This might seem strange, but it was actually a fairly common practice in that day. When a royal emissary arrived in town, they would often commandeer a mount to ride into town on. It was considered a privilege to have your mount used by the king or prince or general or famous teacher who was riding into town.
It must have been accepted as a privilege, because all that was said is “The Lord Needs it”. That was enough for the owner to give it up. This must of been a disciple, a serious follower of Jesus because who else would have done such a thing.
Think about it, think about the last time the Lord spoke to you to give something away while you had other plans. Maybe it was a tax refund you had plans for a trip, but the Lord said give it to a family in need. Or it was a Christmas bonus from work that you wrestled with being generous with.
Why is it that that we don’t we see things like this person… when the Lord asks to share or give something, we see it as sacrifice… instead of a reason to celebrate… to willingly offer what we have, honored that the King would use us and ours for his purpose.
This alone is what made the parade.
Look how the people responded to Jesus’s parade plans
Luke 19:35–38 NLT
35 So they brought the colt to Jesus and threw their garments over it for him to ride on. 36 As he rode along, the crowds spread out their garments on the road ahead of him. 37 When he reached the place where the road started down the Mount of Olives, all of his followers began to shout and sing as they walked along, praising God for all the wonderful miracles they had seen. 38 “Blessings on the King who comes in the name of the Lord! Peace in heaven, and glory in highest heaven!”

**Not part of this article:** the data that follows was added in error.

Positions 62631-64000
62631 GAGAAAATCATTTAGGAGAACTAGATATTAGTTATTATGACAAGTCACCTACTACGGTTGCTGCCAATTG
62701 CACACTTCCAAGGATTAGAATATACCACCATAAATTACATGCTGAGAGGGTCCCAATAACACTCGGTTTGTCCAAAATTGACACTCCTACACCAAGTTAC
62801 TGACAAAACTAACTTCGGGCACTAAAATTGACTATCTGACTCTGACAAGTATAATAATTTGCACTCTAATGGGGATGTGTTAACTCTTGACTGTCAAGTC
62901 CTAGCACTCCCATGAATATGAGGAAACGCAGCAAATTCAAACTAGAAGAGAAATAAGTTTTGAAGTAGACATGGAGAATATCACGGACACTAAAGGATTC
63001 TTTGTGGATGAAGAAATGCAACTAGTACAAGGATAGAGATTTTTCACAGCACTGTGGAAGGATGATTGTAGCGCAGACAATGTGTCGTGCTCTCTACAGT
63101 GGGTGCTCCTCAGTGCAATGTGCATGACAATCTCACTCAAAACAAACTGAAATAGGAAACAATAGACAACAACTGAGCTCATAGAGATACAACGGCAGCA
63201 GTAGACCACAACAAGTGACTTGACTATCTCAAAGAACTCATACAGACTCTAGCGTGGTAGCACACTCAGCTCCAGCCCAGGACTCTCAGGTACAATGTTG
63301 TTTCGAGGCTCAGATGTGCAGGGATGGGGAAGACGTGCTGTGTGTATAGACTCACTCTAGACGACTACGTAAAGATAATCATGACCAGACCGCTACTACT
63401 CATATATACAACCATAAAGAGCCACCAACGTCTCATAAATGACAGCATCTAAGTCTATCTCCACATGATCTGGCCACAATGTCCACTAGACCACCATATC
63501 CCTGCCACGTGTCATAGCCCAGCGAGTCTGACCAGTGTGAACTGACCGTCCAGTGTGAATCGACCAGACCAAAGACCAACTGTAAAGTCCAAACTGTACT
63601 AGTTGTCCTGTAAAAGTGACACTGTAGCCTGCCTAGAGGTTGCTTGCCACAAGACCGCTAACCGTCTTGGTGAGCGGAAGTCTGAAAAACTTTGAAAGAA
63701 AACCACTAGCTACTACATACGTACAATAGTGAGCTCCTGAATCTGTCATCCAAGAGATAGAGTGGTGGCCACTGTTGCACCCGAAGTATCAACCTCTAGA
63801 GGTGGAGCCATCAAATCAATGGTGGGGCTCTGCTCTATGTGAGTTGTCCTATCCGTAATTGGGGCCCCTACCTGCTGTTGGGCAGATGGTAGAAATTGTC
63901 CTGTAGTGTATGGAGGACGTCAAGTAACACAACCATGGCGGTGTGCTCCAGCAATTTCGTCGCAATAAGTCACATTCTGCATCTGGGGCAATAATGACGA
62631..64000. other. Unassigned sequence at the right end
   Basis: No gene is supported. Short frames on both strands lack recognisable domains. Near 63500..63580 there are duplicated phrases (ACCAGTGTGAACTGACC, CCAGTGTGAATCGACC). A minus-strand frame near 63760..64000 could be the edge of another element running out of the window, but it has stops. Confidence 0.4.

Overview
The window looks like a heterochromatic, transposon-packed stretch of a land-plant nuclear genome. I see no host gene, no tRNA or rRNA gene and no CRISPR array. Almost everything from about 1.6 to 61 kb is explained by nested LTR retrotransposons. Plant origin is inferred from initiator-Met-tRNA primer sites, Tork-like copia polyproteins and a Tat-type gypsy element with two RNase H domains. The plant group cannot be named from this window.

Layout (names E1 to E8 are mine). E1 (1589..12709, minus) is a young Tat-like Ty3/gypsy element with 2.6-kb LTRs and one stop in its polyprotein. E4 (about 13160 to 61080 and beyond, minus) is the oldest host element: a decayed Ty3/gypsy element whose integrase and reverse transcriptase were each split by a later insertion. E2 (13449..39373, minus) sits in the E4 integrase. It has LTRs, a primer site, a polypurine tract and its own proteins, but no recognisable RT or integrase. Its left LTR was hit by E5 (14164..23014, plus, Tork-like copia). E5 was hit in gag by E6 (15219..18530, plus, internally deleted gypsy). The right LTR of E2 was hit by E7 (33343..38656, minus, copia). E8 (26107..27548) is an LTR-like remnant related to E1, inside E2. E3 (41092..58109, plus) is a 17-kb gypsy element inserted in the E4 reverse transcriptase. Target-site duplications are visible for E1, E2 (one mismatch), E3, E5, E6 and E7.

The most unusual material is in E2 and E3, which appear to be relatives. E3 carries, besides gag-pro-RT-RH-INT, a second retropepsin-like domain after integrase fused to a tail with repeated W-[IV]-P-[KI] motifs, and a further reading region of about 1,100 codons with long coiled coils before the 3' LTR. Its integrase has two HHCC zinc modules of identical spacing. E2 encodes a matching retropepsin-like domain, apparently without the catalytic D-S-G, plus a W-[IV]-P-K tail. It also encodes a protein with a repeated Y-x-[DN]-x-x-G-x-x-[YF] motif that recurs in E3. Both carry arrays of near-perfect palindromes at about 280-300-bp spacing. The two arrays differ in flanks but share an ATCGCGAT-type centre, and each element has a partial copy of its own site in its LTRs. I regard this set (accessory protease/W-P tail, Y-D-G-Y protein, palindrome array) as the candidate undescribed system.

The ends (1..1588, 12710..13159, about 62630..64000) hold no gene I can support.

Praise for a King

No doubt, people had heard the rumors of Jesus by now. The blind see, lepers are healed, the dead have come to life. JEsus may not have wanted it talked about till now, but people talk… and not just in Rock Hall.
Word has gotten around by now, we can’t be for sure, but they were pretty sure that Jesus is the one they had been waiting for since Moses had delivered them from captivity in Egypt.
And what a perfect time to show up, on Passover week - without a doubt the most celebrated holiday.
So with excitement in the air, when Jesus shows up on the colt, they respond as people had responded in the past, they roll out the red carpet as it were… they paved the way with their coats… Luke doesn’t talk about the palm branches, but we know they are there as well.